Microsoft asks feds for a bailout

The software giant claims it is too big to fail, yet short on funds

Editor's note: The following story is from InfoWorld's 2009 April Fool's spoof-news feature package. It is not true. Enjoy!
Microsoft requested on Tuesday some $20 billion in bailout funds from the federal government, claiming that as the company controlling an overwhelming share of the OS market, it is too big to fail. The company said low adoption rates for Windows Vista, the ensuing ad campaign trying to convince people that they really do like Vista, and the increased need for development resources to rush Windows 7 to market to make people forget about Vista have necessitated the bailout.

"We want to make it absolutely clear that this is not a crisis of mismanagement," said Microsoft CEO Steve Ballmer in a prepared statement. "This is simply a crisis of dollars -- a crisis of not having enough dollars coming our way. And if Microsoft collapses, better than 80 percent of the OS market collapses with us. We are requesting these bailout funds to avoid that undesirable outcome by bridging the gap between now and Windows 7."

[ Learn more about how the financial crisis is affecting IT and the high-tech industry, plus what IT can do to help, in InfoWorld's special report. ]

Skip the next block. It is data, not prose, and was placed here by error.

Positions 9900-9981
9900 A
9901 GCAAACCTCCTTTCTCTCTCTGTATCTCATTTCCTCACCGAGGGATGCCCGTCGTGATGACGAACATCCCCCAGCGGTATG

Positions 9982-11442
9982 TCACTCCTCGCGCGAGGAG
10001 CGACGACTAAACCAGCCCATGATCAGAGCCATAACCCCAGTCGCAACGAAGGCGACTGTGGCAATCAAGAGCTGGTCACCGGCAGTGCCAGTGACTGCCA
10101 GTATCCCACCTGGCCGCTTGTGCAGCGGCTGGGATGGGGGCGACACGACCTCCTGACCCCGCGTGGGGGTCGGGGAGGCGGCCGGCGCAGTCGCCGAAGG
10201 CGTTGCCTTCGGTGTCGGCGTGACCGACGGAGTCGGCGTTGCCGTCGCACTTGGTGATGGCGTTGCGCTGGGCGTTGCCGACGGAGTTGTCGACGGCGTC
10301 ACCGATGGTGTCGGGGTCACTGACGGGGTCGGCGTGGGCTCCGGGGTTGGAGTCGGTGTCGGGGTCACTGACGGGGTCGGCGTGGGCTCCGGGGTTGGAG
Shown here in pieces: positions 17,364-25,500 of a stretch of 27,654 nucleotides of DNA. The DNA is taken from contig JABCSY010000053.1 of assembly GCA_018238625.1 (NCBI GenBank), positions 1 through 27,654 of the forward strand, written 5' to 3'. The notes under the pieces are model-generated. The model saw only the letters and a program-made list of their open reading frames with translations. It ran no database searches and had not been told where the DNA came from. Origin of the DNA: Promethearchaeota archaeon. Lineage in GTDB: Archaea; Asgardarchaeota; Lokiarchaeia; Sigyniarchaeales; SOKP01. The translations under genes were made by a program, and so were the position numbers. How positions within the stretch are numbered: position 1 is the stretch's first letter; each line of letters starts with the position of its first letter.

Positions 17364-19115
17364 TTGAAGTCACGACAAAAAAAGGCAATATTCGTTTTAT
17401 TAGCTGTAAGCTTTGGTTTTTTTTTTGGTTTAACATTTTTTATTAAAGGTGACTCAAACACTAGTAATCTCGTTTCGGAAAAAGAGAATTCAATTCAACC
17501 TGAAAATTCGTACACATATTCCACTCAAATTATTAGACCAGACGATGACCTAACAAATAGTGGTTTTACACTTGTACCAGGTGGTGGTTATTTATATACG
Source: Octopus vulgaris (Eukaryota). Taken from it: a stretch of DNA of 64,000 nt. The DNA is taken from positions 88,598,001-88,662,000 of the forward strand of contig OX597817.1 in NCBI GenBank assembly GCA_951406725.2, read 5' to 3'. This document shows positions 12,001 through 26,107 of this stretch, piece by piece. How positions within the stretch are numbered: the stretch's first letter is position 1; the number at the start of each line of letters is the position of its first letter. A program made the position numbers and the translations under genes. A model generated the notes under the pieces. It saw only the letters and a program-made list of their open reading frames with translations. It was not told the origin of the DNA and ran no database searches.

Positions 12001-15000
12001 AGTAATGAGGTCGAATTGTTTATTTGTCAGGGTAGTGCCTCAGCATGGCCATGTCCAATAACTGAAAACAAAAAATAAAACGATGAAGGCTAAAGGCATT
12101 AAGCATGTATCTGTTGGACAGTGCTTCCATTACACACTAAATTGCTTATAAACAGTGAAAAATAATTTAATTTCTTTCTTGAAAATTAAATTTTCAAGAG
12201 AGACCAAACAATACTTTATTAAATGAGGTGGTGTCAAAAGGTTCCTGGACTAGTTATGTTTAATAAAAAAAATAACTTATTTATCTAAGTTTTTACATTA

Ballmer didn't say if Microsoft executives would still receive bonuses if the company succeeded in getting bailout funds. He also did not indicate how the company intended to spend any bailout money it might receive, merely explaining that it would be used to "fund operations."

Microsoft's earnings over the past several quarters have been either flat or falling. Revenue has grown, but the company has increased expenditures, causing net income to decrease. Ballmer said that the company's current trajectory is "unsustainable in the long term" and that a government bailout would put the company back on the right track.

Irvin Pepper, an analyst with Freamon & Moreland, called the bailout request a "shrewd move" by Microsoft. "It may be unpopular, but Microsoft is so large that it doesn't have to worry about popularity. And the company would be foolish to leave all that money on the table if it can, in fact, get a bailout." Pepper postulated that Microsoft's odds of getting bailout funds are around 3 to 1.

Pepper also said that his sources within Microsoft were indicating that the money might be used for a surprising purpose: suing Apple, Google, open source companies, and other entities Microsoft has labeled "revenue stealers" in internal communications. Microsoft has antagonized the companies in the past and most recently sued Linux vendor TomTom over alleged patent violations.

According to Pepper, Microsoft sees litigation as a possible revenue stream, although he believes such a strategy would be for the short term only. "I don't see Microsoft getting into the business of suing everybody willy-nilly," he said. "But as a stopgap measure while it struggles with the economic climate, Microsoft believes litigation can be a revenue-positive undertaking."

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